We tend to see our environments with rose colored glasses. In the times that we are not overwhelmed looking for something, we walk around our environments mostly oblivious to the mess. Invite a friend over for dinner. Take some photos of your environment and look at them realistically. More than likely you will be shocked at the mess that you see.
2. Make a list.
After seeing your home in a new light (the way others would see it), make a list of each area (room by room) that needs organized and decluttered. Attach that list to your refrigerator and that will be your game plan for each session.
3. Three basket project.
Grab yourself three boxes, three laundry baskets, or three giant bags. Label them KEEP – DONATE – TRASH
4. Live in the present.
One of my favorite concepts came from Peter Walsh, whom I quoted above. I once heard him speak about two main reasons people hold onto items. You are either holding onto them because you think you will need them in the future or you hold onto them because the items are something from your past. Either way, you are living in the future or the past, but NOT the present. Embrace that thought…live in the moment…this very moment. Let go of the past and stop having anxiety about the future. Let your environment reflect that.
5. Set a timer.
Depending on your commitments, set a timer for 15 minutes or 30 minutes or an hour. Do this daily or weekly, whatever time will allow; just do it regularly. Once you determine your time frame, don’t deviate from it. You may feel inspired to work for 5 hours. At the end of the 5 hours, you’ll be beat. You may be temporarily pleased with the results but, trust me, the concept of organizing will not sound appealing next week when you remember that you spent a solid 5 hours on one area. So, at the end of your designated time, STOP. Enjoy the moment and your accomplishment and now go do something you enjoy…a movie, a book, a date, cook a meal, take a nap, live life.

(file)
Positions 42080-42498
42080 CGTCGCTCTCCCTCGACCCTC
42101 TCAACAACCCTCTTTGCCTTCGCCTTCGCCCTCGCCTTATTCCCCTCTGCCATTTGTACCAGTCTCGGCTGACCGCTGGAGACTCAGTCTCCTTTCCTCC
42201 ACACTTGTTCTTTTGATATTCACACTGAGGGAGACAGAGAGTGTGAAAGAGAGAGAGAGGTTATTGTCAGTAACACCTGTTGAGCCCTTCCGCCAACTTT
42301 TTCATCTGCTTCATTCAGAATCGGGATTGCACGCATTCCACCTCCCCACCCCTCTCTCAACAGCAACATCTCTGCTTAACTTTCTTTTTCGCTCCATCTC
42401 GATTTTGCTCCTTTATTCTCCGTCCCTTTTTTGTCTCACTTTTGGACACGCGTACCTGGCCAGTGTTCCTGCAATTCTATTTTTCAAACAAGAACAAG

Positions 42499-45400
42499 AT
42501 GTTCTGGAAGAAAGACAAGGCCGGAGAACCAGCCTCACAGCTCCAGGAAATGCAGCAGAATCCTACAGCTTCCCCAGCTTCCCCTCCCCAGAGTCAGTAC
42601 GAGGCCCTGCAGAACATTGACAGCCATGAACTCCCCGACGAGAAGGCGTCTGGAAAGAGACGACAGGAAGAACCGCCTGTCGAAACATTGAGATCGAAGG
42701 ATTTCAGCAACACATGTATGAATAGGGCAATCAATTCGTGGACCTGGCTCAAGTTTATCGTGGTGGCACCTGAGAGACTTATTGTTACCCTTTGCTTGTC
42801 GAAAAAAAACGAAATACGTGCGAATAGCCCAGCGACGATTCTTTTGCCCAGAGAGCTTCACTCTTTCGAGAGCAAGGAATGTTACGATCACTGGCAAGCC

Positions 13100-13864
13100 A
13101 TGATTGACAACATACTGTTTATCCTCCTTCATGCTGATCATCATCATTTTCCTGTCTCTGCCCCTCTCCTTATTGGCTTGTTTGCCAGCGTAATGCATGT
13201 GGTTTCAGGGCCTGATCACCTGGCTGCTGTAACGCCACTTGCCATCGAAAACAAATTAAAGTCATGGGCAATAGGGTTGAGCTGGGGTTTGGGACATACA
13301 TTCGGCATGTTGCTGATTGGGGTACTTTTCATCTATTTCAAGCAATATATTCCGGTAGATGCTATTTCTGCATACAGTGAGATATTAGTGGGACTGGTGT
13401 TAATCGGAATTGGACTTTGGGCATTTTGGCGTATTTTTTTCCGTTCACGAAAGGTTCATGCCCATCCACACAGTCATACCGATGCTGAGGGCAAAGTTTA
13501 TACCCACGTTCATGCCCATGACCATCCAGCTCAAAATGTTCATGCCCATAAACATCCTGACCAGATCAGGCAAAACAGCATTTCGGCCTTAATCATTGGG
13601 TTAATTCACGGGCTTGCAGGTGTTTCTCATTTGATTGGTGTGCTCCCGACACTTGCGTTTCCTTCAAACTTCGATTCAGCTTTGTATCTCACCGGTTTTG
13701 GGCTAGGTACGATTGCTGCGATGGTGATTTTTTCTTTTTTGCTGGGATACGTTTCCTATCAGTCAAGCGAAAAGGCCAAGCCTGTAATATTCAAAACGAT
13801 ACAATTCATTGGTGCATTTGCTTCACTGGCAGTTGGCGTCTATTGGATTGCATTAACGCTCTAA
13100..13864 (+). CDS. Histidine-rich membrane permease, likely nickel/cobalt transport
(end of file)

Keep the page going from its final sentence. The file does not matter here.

6. Grab that list.
Choose the area on which you are to start. Visualize what you want it to look like. Is it an office desk that is masquerading as a mountain of junk mail? Is it a closet of size 4’s and you are currently a 12 (after 5 years)? Is it filled with office clothes and you are now a yoga instructor and soccer mom? Lighten your load. You haven’t used it; you don’t need it. You will thank me later when you can walk into your closet…use your desk…offer the spare room to a high school friend who would love to come visit…you will feel FREE. Have a clear picture in your mind of what you see. That will be your end result. Imagine and believe.
7. Give one thing away a day.
Colleen Madsen at 365 Less Things gives away one item each day. Put a box or laundry basket in your car. Every day, take one item out of your house that is no longer needed. Put it in the basket. Once a week, make a stop-by your favorite thrift store and drop off the items. At the end of one year, you will be 365 items lighter and, most likely, living the organized life you crave and that will allow you to weightlessly go after the actual adventures you want to make in your life. Colleen also suggests setting your mission every Monday and then, each day, organize/clean that area for 10 minutes. Having the list done on Monday (or Sunday…or whatever day is easiest for you to designate), will help you by having a plan and by spending a short amount of time on each task so that you don’t get overwhelmed.